# Riddler: Anti-isoceles sets

### Problem

This feels like a NP-complete problem, where we are faced with too many possibilities to recursively exhaust for an exact answer for anything more than a small grid width $$N$$. Not quite sure yet which of the Karp problems most resembles this one, though. My approach here was simply to use the brute-force recursive approach, which allowed me to find solutions up to $$N = 7$$.

While getting exact answers is possible for a limited range of grid-widths, the broader relationship seems hard to get a fix on.

### Limited solutions

The maximum size for the anti-isoceles set at each given grid-width is given here, with example plots below.

## # A tibble: 7 x 2
##   grid_size anti_isoceles_set_size
##       <dbl>                  <dbl>
## 1         1                      1
## 2         2                      2
## 3         3                      4
## 4         4                      6
## 5         5                      7
## 6         6                      9
## 7         7                     10

### Unique distances in the grid

Is the maximum size of the anti-isoceles set a function of the number of unique distances in the grid? The number of unique distances in the grid is a sequence with initial terms 1, 3, 6, 10, 15, 20, 27, and discussed as OEIS A047800.

The OEIS entry includes this conjecture from Vaclav Kotesovec (after Landau and ErdÅ‘s), which shows a mostly quadratic term from the triangular sequence muted somewhat.

$$a(n) \sim c \cdot \frac{n^2}{\sqrt{\log(n)}}, c = 0.79$$

### Unique distances and relationship to largest anti-isoceles set

We might pose a possible relationship between the root of the number of unique distances and the size of the largest anti-isoceles set for a given grid width $$N$$. Basically, that the relationship is roughly linear with $$N$$, but takes into account that muting term above. Here, we plot these values, fitting a square root curve to the data.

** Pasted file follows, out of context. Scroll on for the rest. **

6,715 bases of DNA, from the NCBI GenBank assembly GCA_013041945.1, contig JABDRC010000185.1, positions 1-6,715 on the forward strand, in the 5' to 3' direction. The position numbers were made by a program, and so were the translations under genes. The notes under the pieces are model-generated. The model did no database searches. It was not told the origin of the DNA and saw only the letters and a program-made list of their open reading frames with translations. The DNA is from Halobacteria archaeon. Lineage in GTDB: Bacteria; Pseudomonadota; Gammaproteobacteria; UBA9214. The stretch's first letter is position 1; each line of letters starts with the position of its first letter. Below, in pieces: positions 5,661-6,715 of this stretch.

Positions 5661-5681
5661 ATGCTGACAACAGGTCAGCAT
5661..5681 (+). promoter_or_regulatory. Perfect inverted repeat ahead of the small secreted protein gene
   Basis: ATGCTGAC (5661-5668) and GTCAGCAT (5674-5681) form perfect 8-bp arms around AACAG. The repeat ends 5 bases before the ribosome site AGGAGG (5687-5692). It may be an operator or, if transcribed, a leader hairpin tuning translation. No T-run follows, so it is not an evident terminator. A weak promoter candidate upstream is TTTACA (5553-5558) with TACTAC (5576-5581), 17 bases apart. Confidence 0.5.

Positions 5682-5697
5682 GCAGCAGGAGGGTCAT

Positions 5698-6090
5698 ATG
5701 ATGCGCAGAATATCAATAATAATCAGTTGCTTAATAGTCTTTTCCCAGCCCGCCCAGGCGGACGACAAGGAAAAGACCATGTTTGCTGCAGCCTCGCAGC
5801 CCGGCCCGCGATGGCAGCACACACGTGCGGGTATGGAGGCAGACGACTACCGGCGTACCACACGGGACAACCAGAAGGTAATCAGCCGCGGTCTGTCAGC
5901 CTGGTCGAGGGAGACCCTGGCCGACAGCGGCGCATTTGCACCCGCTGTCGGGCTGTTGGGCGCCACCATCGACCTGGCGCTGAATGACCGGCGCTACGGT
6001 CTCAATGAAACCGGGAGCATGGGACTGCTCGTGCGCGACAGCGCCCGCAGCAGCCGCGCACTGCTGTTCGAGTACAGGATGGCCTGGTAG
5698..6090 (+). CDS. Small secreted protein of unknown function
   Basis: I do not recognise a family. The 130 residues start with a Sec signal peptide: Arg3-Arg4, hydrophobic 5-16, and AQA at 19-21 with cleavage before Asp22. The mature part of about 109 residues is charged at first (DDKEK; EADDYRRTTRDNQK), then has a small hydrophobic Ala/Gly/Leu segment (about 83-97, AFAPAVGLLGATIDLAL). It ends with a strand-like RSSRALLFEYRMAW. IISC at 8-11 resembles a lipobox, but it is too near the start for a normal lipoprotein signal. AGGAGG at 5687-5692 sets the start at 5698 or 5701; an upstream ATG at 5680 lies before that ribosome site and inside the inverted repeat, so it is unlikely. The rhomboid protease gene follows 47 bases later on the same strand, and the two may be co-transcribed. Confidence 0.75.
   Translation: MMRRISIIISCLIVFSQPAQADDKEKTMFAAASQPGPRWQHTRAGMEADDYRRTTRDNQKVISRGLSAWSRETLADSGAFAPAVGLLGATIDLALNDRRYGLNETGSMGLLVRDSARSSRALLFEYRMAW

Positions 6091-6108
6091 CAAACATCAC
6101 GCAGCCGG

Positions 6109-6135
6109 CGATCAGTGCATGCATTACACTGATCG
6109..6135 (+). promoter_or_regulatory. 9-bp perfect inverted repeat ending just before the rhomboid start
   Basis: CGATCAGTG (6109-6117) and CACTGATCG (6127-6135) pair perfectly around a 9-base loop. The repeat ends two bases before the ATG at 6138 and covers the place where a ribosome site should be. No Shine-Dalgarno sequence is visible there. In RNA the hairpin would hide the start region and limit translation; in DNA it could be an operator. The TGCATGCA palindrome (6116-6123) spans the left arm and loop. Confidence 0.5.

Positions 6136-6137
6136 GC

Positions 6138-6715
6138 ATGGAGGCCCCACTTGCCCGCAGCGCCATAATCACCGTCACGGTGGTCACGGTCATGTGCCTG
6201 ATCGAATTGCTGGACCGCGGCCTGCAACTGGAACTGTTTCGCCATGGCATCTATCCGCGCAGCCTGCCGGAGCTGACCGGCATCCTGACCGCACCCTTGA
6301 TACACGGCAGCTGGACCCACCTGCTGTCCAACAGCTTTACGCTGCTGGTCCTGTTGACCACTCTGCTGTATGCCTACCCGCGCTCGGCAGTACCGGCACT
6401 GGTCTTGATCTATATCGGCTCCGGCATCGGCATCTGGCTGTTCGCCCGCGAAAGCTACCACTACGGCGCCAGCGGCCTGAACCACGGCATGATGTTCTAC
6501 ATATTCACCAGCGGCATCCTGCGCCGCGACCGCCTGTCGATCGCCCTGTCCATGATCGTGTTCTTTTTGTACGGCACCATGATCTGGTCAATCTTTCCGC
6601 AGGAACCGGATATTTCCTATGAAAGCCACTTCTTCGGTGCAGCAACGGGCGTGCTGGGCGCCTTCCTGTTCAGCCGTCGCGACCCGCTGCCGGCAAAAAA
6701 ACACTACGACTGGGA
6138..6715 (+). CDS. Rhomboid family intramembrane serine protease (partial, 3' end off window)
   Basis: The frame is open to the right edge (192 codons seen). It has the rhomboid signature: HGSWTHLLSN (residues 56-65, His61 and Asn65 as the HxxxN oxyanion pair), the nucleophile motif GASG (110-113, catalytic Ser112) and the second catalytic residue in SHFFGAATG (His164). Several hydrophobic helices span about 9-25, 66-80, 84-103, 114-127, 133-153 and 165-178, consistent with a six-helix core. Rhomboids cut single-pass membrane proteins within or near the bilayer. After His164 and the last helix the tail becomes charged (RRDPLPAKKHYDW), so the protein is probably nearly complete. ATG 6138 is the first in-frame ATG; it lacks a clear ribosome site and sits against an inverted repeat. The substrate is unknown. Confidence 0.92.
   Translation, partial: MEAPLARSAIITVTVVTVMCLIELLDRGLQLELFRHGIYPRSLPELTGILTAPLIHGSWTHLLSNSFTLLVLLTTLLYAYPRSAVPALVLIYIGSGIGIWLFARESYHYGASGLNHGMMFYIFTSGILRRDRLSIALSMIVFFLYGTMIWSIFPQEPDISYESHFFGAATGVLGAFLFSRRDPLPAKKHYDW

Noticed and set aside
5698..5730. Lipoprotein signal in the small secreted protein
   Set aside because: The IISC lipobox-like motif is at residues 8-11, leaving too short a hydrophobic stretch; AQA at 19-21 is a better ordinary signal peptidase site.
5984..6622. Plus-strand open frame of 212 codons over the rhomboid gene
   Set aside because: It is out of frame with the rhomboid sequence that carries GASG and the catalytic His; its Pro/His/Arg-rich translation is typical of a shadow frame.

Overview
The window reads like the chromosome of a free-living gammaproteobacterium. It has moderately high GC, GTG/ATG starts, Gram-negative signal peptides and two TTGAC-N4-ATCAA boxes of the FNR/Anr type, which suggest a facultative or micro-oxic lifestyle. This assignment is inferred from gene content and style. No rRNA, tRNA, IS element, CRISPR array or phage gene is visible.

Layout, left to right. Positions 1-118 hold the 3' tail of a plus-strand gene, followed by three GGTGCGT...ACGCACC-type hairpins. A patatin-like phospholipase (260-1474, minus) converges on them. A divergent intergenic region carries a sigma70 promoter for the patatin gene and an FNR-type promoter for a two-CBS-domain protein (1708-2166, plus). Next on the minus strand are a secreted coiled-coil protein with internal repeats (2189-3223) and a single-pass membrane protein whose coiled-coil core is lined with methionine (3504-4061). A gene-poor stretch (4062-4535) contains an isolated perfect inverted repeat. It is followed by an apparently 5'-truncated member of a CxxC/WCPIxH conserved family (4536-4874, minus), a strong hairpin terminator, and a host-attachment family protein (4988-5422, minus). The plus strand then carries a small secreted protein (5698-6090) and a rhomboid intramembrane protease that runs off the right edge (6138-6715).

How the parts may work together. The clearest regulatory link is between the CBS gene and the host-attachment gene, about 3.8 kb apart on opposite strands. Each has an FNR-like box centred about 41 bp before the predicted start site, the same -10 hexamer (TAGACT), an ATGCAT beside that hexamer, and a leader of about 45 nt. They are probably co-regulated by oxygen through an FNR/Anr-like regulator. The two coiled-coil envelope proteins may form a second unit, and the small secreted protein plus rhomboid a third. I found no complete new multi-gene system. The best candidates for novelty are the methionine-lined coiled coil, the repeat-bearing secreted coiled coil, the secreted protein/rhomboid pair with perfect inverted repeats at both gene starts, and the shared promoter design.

### Distribution of anti-isoceles set sizes

Looking beyond just the largest anti-isoceles set, it seems like that perhaps we can model the distribution at play here, using a Conway-Maxwell-Poisson (CMP) distribution. Does that suggest the a range of likely maximum values for each grid size?

### Code

import numpy as np
import pandas as pd
from scipy.spatial.distance import cdist

def unique_distances(grid_size: int):
"""Get number of unique distances in coordinate grid"""

coords = [[x, y] for x in list(range(grid_size))
for y in list(range(grid_size))]
distances = cdist(coords, coords, metric="sqeuclidean")
return len(np.unique(distances))

def validate(current):
"""Validate whether current set of points contains no isoceles triangles"""

distances = cdist(current, current, metric="sqeuclidean")
valid = np.all(
np.apply_along_axis(
lambda x: np.all(np.unique(x, return_counts=True)[1] <= 1),
axis=1, arr=distances
))
return valid

def construct(current, candidates):
"""Construct set of non-isoceles points"""

if not candidates:
return []

with_new_item = current + [candidates[0]]
if validate(with_new_item):
return (
construct(current, candidates[1:]) +
construct(with_new_item, candidates[1:]) +
[with_new_item]
)
return construct(current, candidates[1:])

def process_grid(grid_size: int):
"""Process grid with side length grid_size"""

coords = [[x, y] for x in list(range(grid_size))
for y in list(range(grid_size))]
results = construct([], coords)
return np.max([len(result) for result in results])

def main_control(max_size: int):
"""Loop through grids and process each"""

max_sizes = [process_grid(idx) for idx in in list(range(max_size))]
print(max_sizes)

if __name__ == "__main__":
main_control(max_size=10)